Other books of interest:
More on STEAM: What is STEAM?
Ages: Entering 1st, 2nd and 3rd grades.
Dates: August 6-10 & August 20-24
Hours: 9:00-3:00 After care available until 5pm (M-Th)
STEAM is Science, Technology, Engineering, Arts, Math. We see the gray whales migrate every year off our Coast every year. In camp, we’ll experience the migration by creating our own gray whales and programming the KIBO robot to make the 6,000 mile trip.
KIBO is a robot designed to teach young child to code in a tactile, hands- on, super fun way. You do not want to miss this camp!
Programming with no screen time : Creative & computational thinking : Learning with music
From "Little Gray’s Great Migration" by Marta Lindsey Illustrated by Andrea Gabriel
Backed by Decades of Research
KIBO is backed by decades of research, led by Marina Umaschi Bers, PhD. professor at the Eliot-Pearson Department of Child Study and Human Development and director DevTech Research Group at Tufts University. Review the extensive research that has gone into the development of KIBO, as well as the evidence that KIBO makes a real difference getting our youngest learners off on the right foot through playful learning.
How KIBO is Different
KIBO is different from any other robotic kit because it appeals to both technically minded kids and those that connect more to arts and culture or physical activity.
Designed for open-ended play, KIBO lets your kids make almost anything –- a character from a story, a carousel, a dancer, a race helicopter –- anything that they can think of. The child creates a sequence of instructions (a program) using the wooden KIBO blocks. They scan the blocks with the KIBO body to tell the robot what to do. They press the button and the robot comes alive. With KIBO, young children can become programmers, engineers, designers, artists, dancers, choreographers and writers. And unlike other activity kits out there, KIBO robotics kit is based on over 20 years of research in learning technologies and child development at Tufts University, including testing with thousands of children and their adults.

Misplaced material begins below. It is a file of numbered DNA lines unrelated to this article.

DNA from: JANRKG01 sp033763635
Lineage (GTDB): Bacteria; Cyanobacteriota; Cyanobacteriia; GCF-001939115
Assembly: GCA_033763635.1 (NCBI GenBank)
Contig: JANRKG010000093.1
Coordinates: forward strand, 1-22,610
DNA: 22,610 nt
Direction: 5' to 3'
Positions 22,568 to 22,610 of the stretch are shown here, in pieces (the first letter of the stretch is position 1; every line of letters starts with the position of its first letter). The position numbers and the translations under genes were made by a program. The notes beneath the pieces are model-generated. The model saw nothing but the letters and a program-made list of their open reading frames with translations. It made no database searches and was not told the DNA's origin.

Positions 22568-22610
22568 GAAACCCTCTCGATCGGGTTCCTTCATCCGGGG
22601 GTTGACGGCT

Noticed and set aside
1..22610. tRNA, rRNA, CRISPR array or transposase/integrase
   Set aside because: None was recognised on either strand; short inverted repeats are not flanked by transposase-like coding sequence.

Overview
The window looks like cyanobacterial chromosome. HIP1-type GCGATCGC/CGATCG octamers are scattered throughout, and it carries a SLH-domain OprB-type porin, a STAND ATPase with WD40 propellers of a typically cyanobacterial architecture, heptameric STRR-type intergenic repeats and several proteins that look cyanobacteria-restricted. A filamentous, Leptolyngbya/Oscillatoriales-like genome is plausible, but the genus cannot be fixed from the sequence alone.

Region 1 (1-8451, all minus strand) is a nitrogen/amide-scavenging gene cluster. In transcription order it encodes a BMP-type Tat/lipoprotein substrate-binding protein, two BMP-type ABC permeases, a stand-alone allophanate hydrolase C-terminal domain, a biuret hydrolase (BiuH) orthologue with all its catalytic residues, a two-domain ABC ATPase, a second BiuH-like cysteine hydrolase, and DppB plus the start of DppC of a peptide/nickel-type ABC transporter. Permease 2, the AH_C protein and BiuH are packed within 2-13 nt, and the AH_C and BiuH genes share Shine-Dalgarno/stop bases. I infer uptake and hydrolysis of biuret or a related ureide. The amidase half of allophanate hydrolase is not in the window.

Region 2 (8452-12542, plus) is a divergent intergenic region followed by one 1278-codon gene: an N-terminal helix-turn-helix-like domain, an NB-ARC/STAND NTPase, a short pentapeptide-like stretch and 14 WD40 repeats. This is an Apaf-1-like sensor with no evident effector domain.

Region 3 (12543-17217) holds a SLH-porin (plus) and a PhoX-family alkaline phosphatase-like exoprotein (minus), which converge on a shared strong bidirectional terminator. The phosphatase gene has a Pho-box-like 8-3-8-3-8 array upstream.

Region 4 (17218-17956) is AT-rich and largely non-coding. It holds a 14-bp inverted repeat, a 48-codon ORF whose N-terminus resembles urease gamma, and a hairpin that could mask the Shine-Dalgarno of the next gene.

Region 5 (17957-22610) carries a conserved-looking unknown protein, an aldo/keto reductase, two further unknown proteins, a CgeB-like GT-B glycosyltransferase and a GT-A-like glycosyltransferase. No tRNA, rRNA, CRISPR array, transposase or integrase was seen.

KinderLab Robotics: Learn more
Video: Meet the KIBO
Monday August 6 - Friday August 10 in Moss Beach (2385 Carlos Street)
Monday August 20 - Friday August 24 in Half Moon Bay (795 Main Street)
Tuition: $325 (includes use of our KIBO robots with the latest add-ons and all materials)
Minimum: 4 campers; Maximum: 12 campers (camps not meeting minimum enrollment will be cancelled)
"If you were teaching a child to write, would you only teach them spelling, grammar, and punctuation? Of course not: you would provide them with opportunities to tell stories and express themselves. In Coding as a Playground, Bers makes a compelling case that we should treat coding the same way. She argues that coding should be seen not as a technical skill but as a new literacy―a new way for children to express and share their ideas."
―Mitchel Resnick,Professor of Learning Research, MIT Media Lab, and author of Lifelong Kindergarten